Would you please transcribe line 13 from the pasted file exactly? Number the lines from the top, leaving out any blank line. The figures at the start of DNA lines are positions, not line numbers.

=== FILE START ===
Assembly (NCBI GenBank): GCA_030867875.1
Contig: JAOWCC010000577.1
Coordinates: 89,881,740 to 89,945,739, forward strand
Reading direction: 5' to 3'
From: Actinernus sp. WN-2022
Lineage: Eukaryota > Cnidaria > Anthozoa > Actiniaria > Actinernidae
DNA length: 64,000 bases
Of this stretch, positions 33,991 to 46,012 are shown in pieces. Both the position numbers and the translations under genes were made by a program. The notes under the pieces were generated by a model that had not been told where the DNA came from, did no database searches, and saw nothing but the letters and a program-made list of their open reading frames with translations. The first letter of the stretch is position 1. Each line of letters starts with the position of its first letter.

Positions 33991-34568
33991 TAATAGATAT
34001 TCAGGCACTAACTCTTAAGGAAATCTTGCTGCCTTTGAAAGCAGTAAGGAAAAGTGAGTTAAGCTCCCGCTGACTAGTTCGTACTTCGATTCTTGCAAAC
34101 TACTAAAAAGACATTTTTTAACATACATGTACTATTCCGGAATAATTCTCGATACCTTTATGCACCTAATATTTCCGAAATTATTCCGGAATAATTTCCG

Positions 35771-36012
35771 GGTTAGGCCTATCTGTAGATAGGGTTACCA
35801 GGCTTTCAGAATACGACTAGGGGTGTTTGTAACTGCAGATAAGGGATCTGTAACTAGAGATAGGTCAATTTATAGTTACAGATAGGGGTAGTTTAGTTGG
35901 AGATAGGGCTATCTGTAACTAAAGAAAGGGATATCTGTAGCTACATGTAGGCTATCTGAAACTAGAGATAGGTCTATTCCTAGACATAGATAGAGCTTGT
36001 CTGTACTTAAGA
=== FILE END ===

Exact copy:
Positions 35771-36012